University of Virginia Library

Search this document 
The innocents abroad, or, The new Pilgrim's progress

being some account of the steamship Quaker City's pleasure excursion to Europe and the Holy land ; with descriptions of countries, nations, incidents and adventures, as they appeared to the author






NEARLY one year has flown since this notable pilgrimage
was ended; and as I sit here at home in San Francisco
thinking, I am moved to confess that day by day the mass of
my memories of the excursion have grown more and more
pleasant as the disagreeable incidents of travel which encumbered
them flitted one by one out of my mind—and now, if
the Quaker City were weighing her anchor to sail away on the
very same cruise again, nothing could gratify me more than to
be a passenger. With the same captain and even the same
pilgrims, the same sinners. I was on excellent terms with
eight or nine of the excursionists (they are my staunch friends
yet,) and was even on speaking terms with the rest of the
sixty-five. I have been at sea quite enough to know that that
was a very good average. Because a long sea-voyage not only
brings out all the mean traits one has, and exaggerates them,
but raises up others which he never suspected he possessed, and
even creates new ones. A twelve months' voyage at sea would
make of an ordinary man a very miracle of meanness. On the
other hand, if a man has good qualities, the spirit seldom moves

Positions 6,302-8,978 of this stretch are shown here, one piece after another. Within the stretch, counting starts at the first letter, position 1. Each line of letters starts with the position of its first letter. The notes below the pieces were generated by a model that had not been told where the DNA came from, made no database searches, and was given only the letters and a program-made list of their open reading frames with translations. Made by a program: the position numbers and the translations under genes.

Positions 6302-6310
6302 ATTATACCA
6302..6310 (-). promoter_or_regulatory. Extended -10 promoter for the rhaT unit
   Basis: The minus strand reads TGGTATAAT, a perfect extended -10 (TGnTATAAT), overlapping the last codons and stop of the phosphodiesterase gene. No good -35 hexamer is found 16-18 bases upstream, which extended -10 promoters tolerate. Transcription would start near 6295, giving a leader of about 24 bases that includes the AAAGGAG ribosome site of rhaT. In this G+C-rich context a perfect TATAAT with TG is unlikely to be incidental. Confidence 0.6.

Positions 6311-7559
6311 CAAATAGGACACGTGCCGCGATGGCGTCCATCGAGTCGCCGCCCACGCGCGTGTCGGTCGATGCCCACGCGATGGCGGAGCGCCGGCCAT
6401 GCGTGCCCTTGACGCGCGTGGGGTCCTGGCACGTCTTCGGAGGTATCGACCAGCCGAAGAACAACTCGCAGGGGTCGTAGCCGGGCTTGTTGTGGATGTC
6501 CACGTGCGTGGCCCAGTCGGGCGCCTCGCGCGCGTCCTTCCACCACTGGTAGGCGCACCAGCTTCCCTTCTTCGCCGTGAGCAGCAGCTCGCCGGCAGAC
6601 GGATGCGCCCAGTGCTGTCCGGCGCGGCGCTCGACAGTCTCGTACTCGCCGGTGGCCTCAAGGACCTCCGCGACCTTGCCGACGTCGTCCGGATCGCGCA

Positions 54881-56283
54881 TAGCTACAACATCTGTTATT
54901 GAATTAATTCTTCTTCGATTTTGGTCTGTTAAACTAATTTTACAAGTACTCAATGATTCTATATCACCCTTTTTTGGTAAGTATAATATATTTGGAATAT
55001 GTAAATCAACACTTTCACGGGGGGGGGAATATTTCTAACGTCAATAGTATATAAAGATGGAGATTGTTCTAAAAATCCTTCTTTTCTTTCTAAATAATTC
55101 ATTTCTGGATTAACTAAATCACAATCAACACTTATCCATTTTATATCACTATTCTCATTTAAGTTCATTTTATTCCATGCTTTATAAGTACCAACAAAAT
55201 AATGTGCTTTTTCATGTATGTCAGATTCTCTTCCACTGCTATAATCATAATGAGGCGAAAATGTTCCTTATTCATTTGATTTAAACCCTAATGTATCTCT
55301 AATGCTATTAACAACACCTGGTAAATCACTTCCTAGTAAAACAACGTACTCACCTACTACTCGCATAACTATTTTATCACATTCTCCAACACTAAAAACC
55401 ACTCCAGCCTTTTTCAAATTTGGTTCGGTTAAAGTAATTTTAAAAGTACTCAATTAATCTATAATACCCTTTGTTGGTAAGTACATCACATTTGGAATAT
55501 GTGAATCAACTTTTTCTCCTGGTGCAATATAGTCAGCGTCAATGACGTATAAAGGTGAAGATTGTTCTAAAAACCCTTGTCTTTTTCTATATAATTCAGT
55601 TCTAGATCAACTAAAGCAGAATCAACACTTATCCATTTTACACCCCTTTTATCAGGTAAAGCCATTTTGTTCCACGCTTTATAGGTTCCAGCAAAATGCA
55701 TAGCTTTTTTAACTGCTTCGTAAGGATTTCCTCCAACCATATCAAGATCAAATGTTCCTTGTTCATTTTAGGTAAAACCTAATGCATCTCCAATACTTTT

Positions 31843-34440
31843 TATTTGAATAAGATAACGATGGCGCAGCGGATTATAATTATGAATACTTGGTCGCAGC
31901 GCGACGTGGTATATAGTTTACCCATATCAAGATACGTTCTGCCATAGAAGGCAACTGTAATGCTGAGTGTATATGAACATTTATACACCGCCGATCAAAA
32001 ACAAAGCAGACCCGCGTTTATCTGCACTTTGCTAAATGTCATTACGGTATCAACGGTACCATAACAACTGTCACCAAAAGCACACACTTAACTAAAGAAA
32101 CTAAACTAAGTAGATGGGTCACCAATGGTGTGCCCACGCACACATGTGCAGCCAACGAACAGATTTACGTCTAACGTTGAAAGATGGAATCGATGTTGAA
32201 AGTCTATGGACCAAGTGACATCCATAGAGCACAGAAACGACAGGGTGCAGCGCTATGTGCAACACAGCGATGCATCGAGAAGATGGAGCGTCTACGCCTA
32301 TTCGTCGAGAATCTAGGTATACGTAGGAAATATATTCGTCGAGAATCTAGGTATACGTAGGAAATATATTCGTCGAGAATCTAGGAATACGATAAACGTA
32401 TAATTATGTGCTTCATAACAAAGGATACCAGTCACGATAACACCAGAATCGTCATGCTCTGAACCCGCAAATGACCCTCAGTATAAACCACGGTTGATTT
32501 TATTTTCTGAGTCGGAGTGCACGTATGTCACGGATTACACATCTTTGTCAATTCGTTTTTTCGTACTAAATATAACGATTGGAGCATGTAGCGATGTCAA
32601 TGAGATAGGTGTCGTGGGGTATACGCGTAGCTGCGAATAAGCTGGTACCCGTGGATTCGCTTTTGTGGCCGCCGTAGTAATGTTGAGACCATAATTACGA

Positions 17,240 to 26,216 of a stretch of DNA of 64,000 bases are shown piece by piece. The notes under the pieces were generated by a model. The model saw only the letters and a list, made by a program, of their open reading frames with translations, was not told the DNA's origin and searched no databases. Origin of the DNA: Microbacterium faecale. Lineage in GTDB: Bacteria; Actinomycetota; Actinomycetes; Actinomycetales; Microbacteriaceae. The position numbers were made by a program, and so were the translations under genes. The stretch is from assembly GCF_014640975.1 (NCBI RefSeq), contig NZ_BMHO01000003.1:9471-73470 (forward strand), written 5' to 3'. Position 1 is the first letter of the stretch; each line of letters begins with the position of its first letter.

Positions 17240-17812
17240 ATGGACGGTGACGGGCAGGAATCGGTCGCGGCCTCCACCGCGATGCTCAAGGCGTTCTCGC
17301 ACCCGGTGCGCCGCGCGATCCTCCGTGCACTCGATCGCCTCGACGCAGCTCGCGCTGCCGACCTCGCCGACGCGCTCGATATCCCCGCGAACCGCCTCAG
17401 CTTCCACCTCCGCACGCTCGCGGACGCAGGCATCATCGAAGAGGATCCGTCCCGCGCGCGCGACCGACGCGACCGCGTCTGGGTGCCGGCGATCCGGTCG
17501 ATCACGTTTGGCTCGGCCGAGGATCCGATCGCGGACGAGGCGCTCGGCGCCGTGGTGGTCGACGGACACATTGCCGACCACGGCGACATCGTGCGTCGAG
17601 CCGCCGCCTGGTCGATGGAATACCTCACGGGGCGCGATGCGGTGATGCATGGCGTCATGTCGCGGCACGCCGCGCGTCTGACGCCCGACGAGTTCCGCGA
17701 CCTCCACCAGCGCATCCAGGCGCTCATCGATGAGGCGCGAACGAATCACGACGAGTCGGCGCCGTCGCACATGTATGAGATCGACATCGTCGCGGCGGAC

him to exhibit them on shipboard, at least with any sort of emphasis.
Now I am satisfied that our pilgrims are pleasant old
people on shore; I am also satisfied that at sea on a second
voyage they would be pleasanter, somewhat, than they were on
our grand excursion, and so I say without hesitation that I
would be glad enough to sail with them again. I could at least
enjoy life with my handful of old friends. They could enjoy
life with their cliques as well—passengers invariably divide up
into cliques, on all ships.


Page 649

And I will say, here, that I would rather travel with an excursion
party of Methuselahs than have to be changing ships
and comrades constantly, as people do who travel in the ordinary
way. Those latter are always grieving over some other
ship they have known and lost, and over other comrades whom
diverging routes have separated from them. They learn to
love a ship just in time to change it for another, and they become
attached to a pleasant traveling companion only to lose
him. They have that most dismal experience of being in a
strange vessel, among strange people who care nothing about
them, and of undergoing the customary bullying by strange
officers and the insolence of strange servants, repeated over
and over again within the compass of every month. They
have also that other misery of packing and unpacking trunks
—of running the distressing gauntlet of custom-houses—of
the anxieties attendant upon getting a mass of baggage from
point to point on land in safety. I had rather sail with a
whole brigade of patriarchs than suffer so. We never packed
our trunks but twice—when we sailed from New York, and
when we returned to it. Whenever we made a land journey,
we estimated how many days we should be gone and what
amount of clothing we should need, figured it down to a mathematical
nicety, packed a valise or two accordingly, and left
the trunks on board. We chose our comrades from among our
old, tried friends, and started. We were never dependent
upon strangers for companionship. We often had occasion to
pity Americans whom we found traveling drearily among
strangers with no friends to exchange pains and pleasures
with. Whenever we were coming back from a land journey,